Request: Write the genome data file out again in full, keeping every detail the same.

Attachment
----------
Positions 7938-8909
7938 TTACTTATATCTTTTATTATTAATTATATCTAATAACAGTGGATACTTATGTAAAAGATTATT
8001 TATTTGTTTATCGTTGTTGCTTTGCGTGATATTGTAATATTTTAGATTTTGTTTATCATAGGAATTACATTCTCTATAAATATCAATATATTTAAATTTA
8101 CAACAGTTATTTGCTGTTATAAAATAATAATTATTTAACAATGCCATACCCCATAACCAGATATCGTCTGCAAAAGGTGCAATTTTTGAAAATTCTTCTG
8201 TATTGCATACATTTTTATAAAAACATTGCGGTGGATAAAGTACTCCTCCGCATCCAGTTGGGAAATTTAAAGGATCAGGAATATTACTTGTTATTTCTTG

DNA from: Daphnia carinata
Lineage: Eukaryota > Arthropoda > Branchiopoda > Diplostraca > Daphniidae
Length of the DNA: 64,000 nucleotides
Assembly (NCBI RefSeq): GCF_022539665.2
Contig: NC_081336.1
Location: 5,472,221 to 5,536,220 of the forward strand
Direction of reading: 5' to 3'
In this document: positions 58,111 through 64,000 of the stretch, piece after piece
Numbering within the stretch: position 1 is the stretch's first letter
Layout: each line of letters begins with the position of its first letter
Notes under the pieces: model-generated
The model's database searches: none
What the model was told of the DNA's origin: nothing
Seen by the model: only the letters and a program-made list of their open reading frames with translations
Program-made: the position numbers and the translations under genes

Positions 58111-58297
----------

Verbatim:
Positions 7938-8909
7938 TTACTTATATCTTTTATTATTAATTATATCTAATAACAGTGGATACTTATGTAAAAGATTATT
8001 TATTTGTTTATCGTTGTTGCTTTGCGTGATATTGTAATATTTTAGATTTTGTTTATCATAGGAATTACATTCTCTATAAATATCAATATATTTAAATTTA
8101 CAACAGTTATTTGCTGTTATAAAATAATAATTATTTAACAATGCCATACCCCATAACCAGATATCGTCTGCAAAAGGTGCAATTTTTGAAAATTCTTCTG
8201 TATTGCATACATTTTTATAAAAACATTGCGGTGGATAAAGTACTCCTCCGCATCCAGTTGGGAAATTTAAAGGATCAGGAATATTACTTGTTATTTCTTG

DNA from: Daphnia carinata
Lineage: Eukaryota > Arthropoda > Branchiopoda > Diplostraca > Daphniidae
Length of the DNA: 64,000 nucleotides
Assembly (NCBI RefSeq): GCF_022539665.2
Contig: NC_081336.1
Location: 5,472,221 to 5,536,220 of the forward strand
Direction of reading: 5' to 3'
In this document: positions 58,111 through 64,000 of the stretch, piece after piece
Numbering within the stretch: position 1 is the stretch's first letter
Layout: each line of letters begins with the position of its first letter
Notes under the pieces: model-generated
The model's database searches: none
What the model was told of the DNA's origin: nothing
Seen by the model: only the letters and a program-made list of their open reading frames with translations
Program-made: the position numbers and the translations under genes

Positions 58111-58297